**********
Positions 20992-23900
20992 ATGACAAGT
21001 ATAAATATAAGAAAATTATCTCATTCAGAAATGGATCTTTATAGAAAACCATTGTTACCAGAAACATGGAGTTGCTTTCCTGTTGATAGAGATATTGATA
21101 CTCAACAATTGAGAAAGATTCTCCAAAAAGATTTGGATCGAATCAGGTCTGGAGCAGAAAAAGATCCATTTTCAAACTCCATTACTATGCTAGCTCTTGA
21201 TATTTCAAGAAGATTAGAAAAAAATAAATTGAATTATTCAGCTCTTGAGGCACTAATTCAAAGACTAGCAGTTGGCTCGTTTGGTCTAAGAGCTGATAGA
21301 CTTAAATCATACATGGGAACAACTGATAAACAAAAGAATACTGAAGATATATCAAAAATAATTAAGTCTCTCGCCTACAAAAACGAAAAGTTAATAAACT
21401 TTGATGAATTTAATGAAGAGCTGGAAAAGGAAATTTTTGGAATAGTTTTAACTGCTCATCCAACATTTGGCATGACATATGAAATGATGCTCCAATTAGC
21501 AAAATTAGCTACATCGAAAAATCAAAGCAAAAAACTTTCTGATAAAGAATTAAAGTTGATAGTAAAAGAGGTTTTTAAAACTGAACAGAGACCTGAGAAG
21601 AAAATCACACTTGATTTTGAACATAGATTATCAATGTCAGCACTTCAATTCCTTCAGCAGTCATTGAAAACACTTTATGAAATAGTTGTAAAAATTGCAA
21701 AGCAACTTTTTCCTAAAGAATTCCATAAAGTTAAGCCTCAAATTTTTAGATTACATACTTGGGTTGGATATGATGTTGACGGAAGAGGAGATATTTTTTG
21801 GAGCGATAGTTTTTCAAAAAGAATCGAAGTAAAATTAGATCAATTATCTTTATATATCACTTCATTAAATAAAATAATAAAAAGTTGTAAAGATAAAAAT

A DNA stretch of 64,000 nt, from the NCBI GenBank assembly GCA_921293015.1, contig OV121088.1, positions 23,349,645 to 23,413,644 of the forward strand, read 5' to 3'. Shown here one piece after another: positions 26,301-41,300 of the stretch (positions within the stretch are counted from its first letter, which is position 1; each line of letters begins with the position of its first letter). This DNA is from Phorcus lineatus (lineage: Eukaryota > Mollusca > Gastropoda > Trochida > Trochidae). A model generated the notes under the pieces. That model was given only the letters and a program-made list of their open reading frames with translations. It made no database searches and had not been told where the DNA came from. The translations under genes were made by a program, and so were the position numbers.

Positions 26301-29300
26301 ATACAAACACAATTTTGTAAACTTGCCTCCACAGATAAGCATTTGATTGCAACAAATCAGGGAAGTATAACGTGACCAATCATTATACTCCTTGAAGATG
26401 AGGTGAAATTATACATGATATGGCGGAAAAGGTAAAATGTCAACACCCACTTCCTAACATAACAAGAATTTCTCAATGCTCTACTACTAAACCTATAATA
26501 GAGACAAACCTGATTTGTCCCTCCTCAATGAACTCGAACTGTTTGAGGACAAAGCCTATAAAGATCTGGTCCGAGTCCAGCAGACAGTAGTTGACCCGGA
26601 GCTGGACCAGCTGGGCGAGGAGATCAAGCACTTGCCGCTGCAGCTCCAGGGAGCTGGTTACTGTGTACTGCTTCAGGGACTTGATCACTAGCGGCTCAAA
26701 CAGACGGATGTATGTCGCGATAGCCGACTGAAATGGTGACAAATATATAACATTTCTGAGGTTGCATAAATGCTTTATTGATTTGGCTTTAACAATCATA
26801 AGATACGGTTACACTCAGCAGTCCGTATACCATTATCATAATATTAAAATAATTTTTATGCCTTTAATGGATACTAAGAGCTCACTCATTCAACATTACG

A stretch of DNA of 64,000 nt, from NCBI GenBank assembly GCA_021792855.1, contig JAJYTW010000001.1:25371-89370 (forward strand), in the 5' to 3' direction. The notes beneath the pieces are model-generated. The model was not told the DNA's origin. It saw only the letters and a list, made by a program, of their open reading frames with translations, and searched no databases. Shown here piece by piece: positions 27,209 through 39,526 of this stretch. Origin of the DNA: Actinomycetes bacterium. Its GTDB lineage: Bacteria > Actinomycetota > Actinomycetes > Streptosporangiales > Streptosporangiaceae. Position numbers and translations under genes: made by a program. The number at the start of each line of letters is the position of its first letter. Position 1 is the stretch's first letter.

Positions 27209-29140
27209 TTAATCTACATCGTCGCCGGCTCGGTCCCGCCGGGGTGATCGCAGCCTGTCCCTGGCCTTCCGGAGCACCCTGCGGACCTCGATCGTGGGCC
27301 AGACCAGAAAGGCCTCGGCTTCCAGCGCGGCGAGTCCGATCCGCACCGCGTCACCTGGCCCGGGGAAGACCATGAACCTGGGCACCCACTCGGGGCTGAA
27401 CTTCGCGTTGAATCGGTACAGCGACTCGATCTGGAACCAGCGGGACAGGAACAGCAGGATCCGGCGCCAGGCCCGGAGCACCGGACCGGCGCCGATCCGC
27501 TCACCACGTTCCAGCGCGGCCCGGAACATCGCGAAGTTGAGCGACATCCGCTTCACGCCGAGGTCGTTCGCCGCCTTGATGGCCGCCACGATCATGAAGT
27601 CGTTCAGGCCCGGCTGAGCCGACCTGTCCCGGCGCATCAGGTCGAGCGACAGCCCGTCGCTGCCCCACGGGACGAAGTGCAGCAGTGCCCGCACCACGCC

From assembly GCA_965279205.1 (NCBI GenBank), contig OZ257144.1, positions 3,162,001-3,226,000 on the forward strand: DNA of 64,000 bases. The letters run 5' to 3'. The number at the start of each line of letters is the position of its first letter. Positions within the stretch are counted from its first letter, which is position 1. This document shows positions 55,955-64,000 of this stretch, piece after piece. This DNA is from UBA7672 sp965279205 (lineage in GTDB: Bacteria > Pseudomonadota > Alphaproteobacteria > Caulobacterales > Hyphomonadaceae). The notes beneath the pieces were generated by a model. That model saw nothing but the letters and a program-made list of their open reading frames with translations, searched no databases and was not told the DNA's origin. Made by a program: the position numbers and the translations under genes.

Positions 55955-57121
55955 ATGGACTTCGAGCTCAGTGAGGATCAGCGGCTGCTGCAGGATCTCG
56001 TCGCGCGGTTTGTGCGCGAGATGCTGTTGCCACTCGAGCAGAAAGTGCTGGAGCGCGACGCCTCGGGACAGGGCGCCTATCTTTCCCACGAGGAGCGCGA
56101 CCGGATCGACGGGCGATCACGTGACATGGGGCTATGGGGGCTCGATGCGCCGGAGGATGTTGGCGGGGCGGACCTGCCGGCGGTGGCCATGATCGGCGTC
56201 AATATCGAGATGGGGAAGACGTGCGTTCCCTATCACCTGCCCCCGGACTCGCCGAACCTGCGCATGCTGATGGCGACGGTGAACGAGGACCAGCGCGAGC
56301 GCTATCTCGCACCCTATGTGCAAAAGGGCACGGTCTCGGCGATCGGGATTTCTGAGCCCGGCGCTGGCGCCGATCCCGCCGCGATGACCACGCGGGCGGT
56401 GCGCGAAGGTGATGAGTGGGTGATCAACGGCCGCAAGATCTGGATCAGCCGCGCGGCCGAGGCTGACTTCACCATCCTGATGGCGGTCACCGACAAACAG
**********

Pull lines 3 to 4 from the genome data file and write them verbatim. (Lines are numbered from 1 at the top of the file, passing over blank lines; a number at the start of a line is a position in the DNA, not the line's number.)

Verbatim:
21001 ATAAATATAAGAAAATTATCTCATTCAGAAATGGATCTTTATAGAAAACCATTGTTACCAGAAACATGGAGTTGCTTTCCTGTTGATAGAGATATTGATA
21101 CTCAACAATTGAGAAAGATTCTCCAAAAAGATTTGGATCGAATCAGGTCTGGAGCAGAAAAAGATCCATTTTCAAACTCCATTACTATGCTAGCTCTTGA